Robert Wilson lynd [pic] Born in Belfast and educated at R. B. A. I. and the then Queen’s College, where he studied classics. He worked briefly for The Northern Whig before moving to Manchester and then to London as a free-lance Journalist. In the capital he shared a flat with the artist Paul Henry (q. v. ), with whom he had graduated. Lynd became a staff writer for the Daily News (later the News Chronicle) and from 1912 to 1947 was its literary editor. He also wrote for the Nation, and – under the pseudonym of Y. Y. contributed, from 1913 to 1945, a weekly literary essay to the New Statesman. In politics he was a socialist and adherent of Sinn Fein and the Gaelic League; he also edited some of the works of James Connolly. He is remembered today for the remarkable sequence of essays he wrote over a period of more than forty years.
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They never fall below a high level of elegance and fluency, and while some are too self-consciously literary for today’s taste, the best of them – such as The Herring Fleet, inspired by his memories of Ardglass – have become twentieth century classics.
Essayist Although Robert Lynd was born into an upper-middle-class Ulster Protestant amily and was sent to university, at a time when very few people could afford to give their children a university education, his early life in London was a hard struggle. Desmond McCarthy wrote that: ‘for several years Lynd knew what it was to live undernourished and on the edge of poverty. ‘ He was glad to accept shelter in the studio of his friend Paul Henry, the Belfast-born artist and a radical like Lynd himself.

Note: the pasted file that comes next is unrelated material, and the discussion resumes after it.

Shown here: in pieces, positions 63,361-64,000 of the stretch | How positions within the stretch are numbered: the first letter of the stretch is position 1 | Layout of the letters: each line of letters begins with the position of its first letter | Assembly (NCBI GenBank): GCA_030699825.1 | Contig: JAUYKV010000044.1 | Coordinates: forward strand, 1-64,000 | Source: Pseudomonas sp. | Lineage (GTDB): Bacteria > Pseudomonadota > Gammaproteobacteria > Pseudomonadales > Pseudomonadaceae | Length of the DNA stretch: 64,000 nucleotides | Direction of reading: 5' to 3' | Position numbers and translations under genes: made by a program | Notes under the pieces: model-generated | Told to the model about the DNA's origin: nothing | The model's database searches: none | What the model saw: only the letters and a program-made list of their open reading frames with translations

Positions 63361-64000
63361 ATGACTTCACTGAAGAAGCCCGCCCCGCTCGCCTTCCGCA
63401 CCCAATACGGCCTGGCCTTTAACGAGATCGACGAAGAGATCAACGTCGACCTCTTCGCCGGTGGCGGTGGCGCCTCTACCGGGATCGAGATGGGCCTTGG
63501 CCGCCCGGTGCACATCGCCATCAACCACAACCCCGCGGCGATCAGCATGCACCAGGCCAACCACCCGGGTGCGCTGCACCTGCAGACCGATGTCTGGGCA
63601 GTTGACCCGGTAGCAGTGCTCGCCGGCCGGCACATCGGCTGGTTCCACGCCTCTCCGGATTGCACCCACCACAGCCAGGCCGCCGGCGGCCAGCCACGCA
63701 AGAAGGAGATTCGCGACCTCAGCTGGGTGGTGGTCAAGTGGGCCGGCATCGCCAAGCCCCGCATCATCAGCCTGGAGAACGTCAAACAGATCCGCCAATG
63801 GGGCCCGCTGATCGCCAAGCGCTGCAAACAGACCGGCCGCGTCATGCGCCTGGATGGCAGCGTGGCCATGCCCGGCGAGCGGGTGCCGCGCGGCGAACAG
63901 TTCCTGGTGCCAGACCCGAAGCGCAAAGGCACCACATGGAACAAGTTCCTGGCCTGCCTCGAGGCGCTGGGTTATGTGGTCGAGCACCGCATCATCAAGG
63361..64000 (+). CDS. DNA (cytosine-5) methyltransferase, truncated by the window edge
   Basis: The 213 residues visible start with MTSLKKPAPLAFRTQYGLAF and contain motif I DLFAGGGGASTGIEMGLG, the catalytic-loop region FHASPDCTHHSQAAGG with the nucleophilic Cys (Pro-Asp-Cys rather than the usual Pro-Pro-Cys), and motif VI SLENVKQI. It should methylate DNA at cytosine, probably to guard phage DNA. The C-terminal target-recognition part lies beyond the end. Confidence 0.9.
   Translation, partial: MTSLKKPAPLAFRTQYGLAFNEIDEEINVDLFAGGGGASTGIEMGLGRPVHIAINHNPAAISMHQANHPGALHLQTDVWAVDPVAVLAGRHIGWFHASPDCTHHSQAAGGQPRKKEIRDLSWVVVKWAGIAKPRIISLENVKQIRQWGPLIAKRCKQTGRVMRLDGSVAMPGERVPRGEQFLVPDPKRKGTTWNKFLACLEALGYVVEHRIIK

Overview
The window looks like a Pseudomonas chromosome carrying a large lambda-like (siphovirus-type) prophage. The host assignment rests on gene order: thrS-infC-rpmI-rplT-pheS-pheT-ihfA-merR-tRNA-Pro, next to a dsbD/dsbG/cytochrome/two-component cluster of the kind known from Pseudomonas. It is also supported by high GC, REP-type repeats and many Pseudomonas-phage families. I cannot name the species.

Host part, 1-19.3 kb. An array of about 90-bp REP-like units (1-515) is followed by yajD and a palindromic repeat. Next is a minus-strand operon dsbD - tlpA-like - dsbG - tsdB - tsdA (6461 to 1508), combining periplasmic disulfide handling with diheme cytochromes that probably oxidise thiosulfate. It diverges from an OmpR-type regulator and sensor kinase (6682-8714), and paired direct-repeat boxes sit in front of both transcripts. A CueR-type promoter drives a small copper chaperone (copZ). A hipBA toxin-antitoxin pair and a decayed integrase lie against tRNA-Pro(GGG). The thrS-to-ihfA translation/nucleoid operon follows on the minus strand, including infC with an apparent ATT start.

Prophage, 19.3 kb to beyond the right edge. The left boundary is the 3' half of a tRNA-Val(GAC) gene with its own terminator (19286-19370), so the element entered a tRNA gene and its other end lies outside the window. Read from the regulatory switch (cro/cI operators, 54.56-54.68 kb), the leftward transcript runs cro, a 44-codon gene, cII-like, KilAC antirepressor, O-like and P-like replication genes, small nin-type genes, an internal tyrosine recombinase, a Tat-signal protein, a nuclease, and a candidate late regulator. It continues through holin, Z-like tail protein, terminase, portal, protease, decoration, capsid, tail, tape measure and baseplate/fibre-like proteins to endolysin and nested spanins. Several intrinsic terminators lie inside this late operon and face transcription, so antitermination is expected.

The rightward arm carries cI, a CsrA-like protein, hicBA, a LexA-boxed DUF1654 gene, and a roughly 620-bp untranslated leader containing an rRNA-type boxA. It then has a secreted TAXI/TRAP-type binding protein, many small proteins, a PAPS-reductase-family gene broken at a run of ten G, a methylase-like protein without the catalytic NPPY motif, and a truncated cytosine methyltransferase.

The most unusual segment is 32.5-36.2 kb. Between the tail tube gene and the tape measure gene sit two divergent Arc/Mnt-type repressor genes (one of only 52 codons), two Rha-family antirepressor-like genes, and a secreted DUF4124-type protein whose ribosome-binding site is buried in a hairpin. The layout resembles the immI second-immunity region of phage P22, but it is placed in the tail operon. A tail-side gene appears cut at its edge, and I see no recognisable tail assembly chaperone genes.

It was as an essayist that Robert Lynd achieved international fame. But he also wrote politics and put the case for Irish Nationalism in Ireland a Nation which was published in 1919. In the autumn of 1916 the Irish Transport and General Workers’ Union asked him to write the Introduction to the first published edition of James Connolly’s Labour in Ireland. Connolly, one of the leaders of the Easter Rising, had been executed on 12 May 1916.
In that introduction Lynd said he had first heard of James Connolly when, as a student at Queen’s University, he had Joined a ‘small socialist society’ which met ‘in a dusty upper room’ somewhere in the centre of Belfast[middle dot] One of the other members of the socialist group would bring the latest issue of James Connolly’s newspaper The Workers’ Republic to sell at the eetings. Robert Lynd’s Introduction to Labour in Ireland is itself an interesting approach to revolutionary politics in Ireland though different in tone and style from the literary essays for which he became famous.
Lynd was perhaps more sympathetic than objective in his analysis of Connolly’s reasons for taking part in what was, after little, indeed nothing, to gain. Nonetheless he saw Connolly as: ‘Ireland’s first Socialist martyr a hard-working propagandist the most vital democratic mind in the Ireland of his day. ‘ When he first arrived in London Lynd earned some money writing for The Daily Despatch, and also for Today, the weekly magazine edited by Jerome K Jerome, author of the celebrated Three Men in a Boat.